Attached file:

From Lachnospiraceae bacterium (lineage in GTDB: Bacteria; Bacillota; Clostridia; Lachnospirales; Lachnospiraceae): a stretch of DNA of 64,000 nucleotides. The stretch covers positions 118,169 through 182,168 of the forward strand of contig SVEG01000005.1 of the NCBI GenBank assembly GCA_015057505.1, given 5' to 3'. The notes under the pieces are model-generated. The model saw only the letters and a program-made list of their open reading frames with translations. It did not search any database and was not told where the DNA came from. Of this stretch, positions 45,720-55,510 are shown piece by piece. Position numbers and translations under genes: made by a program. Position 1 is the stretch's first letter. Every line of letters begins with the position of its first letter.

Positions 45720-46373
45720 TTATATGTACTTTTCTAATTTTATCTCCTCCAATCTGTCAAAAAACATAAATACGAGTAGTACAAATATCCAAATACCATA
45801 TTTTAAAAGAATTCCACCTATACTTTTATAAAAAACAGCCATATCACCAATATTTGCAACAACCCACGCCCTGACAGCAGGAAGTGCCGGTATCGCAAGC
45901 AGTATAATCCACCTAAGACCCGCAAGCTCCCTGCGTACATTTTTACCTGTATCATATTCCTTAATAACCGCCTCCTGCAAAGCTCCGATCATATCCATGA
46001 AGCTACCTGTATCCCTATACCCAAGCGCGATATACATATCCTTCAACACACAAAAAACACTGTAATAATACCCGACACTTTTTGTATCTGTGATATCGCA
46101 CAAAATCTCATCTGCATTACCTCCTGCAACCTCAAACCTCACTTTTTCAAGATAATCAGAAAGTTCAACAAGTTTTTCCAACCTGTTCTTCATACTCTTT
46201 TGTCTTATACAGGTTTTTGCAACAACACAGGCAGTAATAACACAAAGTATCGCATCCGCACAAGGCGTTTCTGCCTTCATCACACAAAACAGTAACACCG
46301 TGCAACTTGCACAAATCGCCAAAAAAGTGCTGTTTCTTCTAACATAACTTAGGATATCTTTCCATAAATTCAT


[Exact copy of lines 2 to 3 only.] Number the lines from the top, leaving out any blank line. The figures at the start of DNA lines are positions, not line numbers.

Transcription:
Positions 45720-46373
45720 TTATATGTACTTTTCTAATTTTATCTCCTCCAATCTGTCAAAAAACATAAATACGAGTAGTACAAATATCCAAATACCATA